I found the hospital at Ame, a small concrete bunker with a rude hole smashed through the side. It had a dirt floor--no beds, no medications, just 15 or 20 people lying in the dirt in various stages of dying, and as my eyes adjusted to the darkness I saw a scene I hope to never have to look upon again. They were lying there motionless, and I crawled from one to the other trying to make some sign with my hands, some motion to communicate, but what was there to say?

I found the back of the bunker and there was a young woman--no more than 20 or 21. She crouched in the dusk beside the motionless form of a little girl, maybe three, shrunken, lying beneath a dirty cloth. The mother sat there keeping watch over the extinction of her fondest hopes. This was a deathwatch. I sat with her, wanting to say something, to give some word of consolation, of hope, but what in heaven's name was there to say or to do? I said nothing, but sat and watched the scene played to its close. As I watched, I noticed the young woman finger a necklace--it was nothing more than a dirty string strung about her neck, and I followed the course of the string as it went around the curve of her neck and down in front of her where she was fingering something at the end of the string. I couldn't see what it was, but then, suddenly, I saw it. It was a cross. It was fashioned from a piece of twisted wire she probably found along the road. Seeing this, I knew immediately what to do. I touched her arm and then I made the sign of the cross, large across my body with my right hand and the young woman's eyes went wide, and she quickly pulled back the blanket and tugged at my hand, pulling me down to her little one so that I almost toppled over her.

But what could she want? It was an instant before I knew. She wanted me to bless her child for dying. She wanted me to commend her little one to the arms of a mercy that had been so badly denied her in this life. And I bent forward, kneeled in the dust, laid both hands on that little head, and commended her to the care of Jesus, hoping in the next life she would find a gentleness that she never knew here.

After the blessing, the young mother smiled slightly. Nothing was changed, yet somehow we both knew everything was different. Her little one would still die from hunger. So, too, all those others around us. There were still tears to shed, bodies to bury, hopes to surrender. The food convoys would not arrive in time for many at this lonely outpost on the frontier of humanity. Yet suddenly, this dark bunker contained more than the sorrow and frustration of helpless love. A power had been released in the bunker's darkness, and the tears we brushed from our eyes were not only of sorrow, but, strangely, of joy and hope and gratitude. We were transported beyond the dismal present to a future where everything was shaped, finally, by the mercy of God whose pleasure it is to wipe every tear from every eye. We entered a world where death no longer hunted her little one, because it had been swallowed up by the same love that transformed this bunker into a holy space where the living Jesus came and gave life and grace to a young woman, a dying child, and a visiting stranger.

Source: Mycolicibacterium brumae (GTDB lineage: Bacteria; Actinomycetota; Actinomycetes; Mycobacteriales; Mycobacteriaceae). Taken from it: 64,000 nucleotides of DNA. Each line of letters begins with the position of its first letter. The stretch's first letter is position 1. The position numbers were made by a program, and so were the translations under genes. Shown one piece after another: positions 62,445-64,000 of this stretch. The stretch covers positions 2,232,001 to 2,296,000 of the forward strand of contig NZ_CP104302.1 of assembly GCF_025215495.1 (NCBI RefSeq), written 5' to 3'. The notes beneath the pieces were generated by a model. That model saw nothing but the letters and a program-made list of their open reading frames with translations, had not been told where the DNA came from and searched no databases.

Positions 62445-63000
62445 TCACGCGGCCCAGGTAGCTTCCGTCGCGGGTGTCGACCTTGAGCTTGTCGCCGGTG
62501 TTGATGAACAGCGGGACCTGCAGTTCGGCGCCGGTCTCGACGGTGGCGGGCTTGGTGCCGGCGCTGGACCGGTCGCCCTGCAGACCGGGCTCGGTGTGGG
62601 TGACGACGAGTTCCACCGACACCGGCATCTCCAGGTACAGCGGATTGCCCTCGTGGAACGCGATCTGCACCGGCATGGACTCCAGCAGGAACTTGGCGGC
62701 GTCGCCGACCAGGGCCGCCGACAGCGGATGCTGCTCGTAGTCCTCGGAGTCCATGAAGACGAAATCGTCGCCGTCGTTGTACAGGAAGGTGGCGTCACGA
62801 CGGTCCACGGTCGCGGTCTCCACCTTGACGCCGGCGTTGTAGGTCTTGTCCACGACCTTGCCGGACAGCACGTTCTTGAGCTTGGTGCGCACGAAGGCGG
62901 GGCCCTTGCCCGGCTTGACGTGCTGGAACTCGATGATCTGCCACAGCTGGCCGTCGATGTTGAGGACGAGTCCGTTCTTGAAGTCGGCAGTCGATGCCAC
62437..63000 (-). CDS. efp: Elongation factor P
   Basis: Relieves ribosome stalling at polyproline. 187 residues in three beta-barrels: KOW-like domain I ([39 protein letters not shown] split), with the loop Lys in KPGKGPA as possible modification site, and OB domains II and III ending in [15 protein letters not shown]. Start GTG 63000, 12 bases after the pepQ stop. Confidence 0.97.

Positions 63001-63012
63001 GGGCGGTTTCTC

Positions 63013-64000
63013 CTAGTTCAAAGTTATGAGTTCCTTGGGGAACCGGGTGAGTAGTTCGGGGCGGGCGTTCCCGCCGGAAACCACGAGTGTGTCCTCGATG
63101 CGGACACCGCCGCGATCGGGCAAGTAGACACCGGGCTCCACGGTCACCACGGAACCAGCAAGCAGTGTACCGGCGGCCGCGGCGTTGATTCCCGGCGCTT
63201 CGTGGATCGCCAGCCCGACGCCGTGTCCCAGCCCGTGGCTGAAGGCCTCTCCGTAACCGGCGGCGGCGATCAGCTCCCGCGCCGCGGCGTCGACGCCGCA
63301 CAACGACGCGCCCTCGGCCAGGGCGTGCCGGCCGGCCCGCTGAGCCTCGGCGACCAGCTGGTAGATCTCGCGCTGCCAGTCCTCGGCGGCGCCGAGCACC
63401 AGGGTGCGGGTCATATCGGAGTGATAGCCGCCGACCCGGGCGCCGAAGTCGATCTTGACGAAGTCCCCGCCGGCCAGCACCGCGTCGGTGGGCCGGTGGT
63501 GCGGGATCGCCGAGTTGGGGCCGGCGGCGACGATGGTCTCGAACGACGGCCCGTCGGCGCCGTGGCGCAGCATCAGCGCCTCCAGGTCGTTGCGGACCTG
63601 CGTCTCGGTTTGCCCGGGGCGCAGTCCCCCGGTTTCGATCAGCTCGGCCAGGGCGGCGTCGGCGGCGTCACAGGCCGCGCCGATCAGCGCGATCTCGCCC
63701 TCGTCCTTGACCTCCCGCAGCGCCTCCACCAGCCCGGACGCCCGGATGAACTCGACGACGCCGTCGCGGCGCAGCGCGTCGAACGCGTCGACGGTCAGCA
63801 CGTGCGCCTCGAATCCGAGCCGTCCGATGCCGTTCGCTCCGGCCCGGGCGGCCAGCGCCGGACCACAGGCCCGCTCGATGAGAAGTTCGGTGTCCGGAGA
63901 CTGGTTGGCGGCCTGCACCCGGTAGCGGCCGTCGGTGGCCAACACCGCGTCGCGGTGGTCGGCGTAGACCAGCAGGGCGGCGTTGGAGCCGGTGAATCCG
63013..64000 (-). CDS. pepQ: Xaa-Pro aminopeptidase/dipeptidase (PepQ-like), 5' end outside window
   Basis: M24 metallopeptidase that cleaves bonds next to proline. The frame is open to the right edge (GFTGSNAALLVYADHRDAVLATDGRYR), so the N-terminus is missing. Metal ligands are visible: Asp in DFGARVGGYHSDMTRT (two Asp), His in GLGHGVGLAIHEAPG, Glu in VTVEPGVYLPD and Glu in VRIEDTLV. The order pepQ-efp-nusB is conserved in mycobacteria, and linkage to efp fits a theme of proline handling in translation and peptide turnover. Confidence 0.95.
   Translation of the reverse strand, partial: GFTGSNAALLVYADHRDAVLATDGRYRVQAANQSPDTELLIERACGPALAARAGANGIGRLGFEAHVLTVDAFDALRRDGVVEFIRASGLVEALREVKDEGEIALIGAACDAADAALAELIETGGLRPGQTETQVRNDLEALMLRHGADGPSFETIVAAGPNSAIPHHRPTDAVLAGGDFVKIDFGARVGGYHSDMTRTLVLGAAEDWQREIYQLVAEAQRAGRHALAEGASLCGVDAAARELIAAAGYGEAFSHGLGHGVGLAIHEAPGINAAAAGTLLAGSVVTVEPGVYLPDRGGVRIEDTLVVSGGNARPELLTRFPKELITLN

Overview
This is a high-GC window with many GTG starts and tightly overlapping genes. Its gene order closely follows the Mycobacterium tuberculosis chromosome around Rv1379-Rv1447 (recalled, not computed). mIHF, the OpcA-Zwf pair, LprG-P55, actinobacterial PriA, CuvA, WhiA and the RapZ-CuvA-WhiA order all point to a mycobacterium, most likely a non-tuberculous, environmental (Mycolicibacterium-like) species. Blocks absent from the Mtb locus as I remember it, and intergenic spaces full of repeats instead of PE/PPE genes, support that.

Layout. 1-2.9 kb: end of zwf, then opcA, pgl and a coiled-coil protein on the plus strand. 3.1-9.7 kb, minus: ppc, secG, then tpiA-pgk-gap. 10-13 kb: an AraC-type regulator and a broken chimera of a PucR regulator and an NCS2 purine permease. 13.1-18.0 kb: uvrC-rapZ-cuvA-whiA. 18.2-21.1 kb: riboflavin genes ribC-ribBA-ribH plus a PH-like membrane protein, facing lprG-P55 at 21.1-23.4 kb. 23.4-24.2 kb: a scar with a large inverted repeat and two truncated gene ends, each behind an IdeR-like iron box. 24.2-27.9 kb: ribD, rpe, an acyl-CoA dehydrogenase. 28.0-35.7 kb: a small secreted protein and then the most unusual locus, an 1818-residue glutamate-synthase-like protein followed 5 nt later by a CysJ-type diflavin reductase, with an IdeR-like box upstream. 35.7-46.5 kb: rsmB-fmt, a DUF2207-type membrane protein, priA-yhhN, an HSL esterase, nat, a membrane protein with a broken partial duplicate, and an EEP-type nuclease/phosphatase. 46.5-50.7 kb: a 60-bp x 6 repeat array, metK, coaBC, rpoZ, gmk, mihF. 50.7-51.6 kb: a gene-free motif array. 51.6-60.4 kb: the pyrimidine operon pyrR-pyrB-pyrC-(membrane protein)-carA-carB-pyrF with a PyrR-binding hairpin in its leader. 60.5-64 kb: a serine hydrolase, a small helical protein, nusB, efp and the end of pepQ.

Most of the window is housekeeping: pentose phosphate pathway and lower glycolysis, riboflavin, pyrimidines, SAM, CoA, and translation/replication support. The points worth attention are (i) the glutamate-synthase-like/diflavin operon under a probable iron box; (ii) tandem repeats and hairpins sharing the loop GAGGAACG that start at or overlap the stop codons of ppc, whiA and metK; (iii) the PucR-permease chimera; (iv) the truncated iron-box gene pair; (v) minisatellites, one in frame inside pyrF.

No one needed to crawl into the bunker's darkness and say, "Jesus is risen!" for we knew that even there, he lives! He is not just triumphant over death but over this death and over the death in our hearts. In that moment in the bunker, the risen Jesus stepped into the darkness of our hopeless hearts and he asked, even as he asked Mary at the tomb, "Why are you weeping? Do you not know I am here?"

It's Easter, and Jesus comes to you and invites you to an Easter vision where you take a new look at your life and the life of the world and realize that there are no ordinary moments. For every moment, every experience, no matter how grand, petty, or painful, is mysteriously charged with the presence of the risen One who says to you, "Why are you weeping? I am here."

He wants you to know that you live in a divine milieu where he continues to struggle and suffer and sweat and labor to give hope to the hopeless, purpose to the despairing, joy to the sorrowing, and life to the dead. Today, whether you live in darkness as thick as that of a Sudanese bunker or you live in the bright light of life's joy and strength, Jesus comes. He comes and speaks your name even as he spoke to Mary outside the tomb, even as he spoke to the woman and to me in the darkness of another tomb in southern Sudan, and he says, "Why do you weep? I am here. You do not live in a world forsaken, but in a world where I work and hunger to give you life."

Dearest Jesus, precious friend, may we look for you in all the corners of our lives where you live. Let us see you in all. And seeing you in all, let us love you in all, for our hearts yearn truly for this above all. Amen.